Alexandra K. Grulke, DPM, FACFAS, CWS
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Trained in all aspects of podiatry, with special focus in pediatrics and foot/ankle reconstructive surgery

Black Dress ShoeThere are hundreds of thousands of different types of footwear out there. How does one know what type of shoe to wear? How do you avoid developing painful foot conditions such as bunions, hammertoes, or heel pain? Here are some tips for choosing the best shoes to avoid foot pain:

There is a certain 3-step shoe test that you can do to help ensure a good fit and to help prevent problematic foot conditions. The American Podiatric Medical Association (APMA) has developed a guide for children and adults. First, look for a sturdy heel cup so the back portion of the heel does not easily collapse. Second, check the shoe for flexibility. According to the APMA, the shoe should bend where your toes do and the toe box should not be too stiff or bend too much. Lastly, try twisting the shoe—it should not be easily twisted in the middle. It should have some firmness to it.

To prevent bunion symptoms, wear a shoe that has a wide toe box to it or has extra depth. This can also help alleviate the symptoms of hammertoes. Another helpful hint? It’s best to try on shoes toward the end of the day, as feet tend to swell. That way you will ensure the best fit. You should also have about a thumbs width between the front of the shoe and the end of your longest toe. Don’t forget about width, either! Many shoe companies offer different style widths to accommodate your foot, so you can find the one that feels best to you. Also, make sure the shoes feel comfortable right away when you try them on—they should never need a “break in period.”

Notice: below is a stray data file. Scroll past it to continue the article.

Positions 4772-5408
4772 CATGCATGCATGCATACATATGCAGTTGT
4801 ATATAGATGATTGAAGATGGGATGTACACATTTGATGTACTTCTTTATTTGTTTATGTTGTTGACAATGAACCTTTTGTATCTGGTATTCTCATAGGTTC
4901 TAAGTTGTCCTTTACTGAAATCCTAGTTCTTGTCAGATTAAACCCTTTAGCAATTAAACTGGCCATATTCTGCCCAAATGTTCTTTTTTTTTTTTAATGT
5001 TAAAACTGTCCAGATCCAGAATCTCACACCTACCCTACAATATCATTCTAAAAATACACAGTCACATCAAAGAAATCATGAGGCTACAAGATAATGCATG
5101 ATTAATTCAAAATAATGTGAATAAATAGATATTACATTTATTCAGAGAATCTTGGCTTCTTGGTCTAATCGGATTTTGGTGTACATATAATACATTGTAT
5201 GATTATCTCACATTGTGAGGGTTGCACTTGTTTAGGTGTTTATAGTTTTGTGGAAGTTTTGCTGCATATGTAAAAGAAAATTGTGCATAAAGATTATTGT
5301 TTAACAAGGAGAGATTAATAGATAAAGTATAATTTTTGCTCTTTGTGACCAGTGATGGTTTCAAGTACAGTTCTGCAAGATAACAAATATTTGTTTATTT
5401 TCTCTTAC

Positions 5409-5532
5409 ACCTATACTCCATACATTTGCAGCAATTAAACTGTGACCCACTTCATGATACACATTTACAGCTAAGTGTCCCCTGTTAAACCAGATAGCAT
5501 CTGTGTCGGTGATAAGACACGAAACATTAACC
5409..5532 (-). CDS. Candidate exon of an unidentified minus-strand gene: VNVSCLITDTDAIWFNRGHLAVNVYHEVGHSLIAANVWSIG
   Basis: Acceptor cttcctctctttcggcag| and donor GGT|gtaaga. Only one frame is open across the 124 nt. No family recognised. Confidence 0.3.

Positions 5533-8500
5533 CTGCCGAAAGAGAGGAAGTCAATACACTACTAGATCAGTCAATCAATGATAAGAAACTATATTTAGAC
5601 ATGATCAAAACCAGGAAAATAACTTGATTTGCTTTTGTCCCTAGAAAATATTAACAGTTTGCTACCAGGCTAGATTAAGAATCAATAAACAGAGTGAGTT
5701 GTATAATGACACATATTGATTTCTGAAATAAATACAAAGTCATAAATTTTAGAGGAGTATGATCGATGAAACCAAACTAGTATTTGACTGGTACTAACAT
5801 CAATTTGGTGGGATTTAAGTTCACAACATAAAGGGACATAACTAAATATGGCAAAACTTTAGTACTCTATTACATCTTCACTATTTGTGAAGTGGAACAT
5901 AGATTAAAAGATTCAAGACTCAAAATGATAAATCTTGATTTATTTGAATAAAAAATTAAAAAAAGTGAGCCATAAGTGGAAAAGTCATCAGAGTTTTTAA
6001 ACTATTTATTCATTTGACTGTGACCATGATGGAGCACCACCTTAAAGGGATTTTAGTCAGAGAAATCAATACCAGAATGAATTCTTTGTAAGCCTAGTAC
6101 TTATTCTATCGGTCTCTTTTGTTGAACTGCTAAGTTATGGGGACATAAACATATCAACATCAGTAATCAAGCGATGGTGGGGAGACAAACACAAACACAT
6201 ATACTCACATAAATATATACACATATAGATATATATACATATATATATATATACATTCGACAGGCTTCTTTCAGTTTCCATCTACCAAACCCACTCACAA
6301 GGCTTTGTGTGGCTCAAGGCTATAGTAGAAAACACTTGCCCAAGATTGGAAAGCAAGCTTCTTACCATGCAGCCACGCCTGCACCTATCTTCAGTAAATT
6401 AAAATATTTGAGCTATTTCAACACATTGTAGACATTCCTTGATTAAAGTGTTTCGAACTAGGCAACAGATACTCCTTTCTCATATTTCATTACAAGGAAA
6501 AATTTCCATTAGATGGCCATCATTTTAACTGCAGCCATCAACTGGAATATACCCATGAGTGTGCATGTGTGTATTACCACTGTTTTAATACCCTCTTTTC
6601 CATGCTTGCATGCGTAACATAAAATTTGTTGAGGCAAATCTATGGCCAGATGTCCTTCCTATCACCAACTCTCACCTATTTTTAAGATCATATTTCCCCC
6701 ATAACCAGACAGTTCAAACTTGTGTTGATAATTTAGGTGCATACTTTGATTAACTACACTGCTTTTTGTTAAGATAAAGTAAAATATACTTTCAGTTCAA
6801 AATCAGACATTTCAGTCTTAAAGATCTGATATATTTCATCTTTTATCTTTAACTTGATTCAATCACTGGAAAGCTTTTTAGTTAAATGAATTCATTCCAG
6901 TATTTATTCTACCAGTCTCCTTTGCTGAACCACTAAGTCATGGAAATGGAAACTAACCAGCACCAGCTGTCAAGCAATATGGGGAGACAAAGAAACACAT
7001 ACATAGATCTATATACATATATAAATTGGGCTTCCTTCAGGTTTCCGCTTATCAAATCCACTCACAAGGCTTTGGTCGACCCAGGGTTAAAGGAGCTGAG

For more tips and tricks on finding the best shoes to avoid foot pain, visit our website or schedule an appointment by calling (877) 905-5907 for Podiatry Care Specialists, PC at a Southeastern Pennsylvania location near you.

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I have had a bunion for a few months now. Had no idea that a new pair of shoes could help ease the pain I get every time I put on my shoes. I'll look for shoes with a wider toe box, and see if the pain starts to fade. Thanks for the great tips.
by Dave Thompson May 15, 2015 at 05:59 PM
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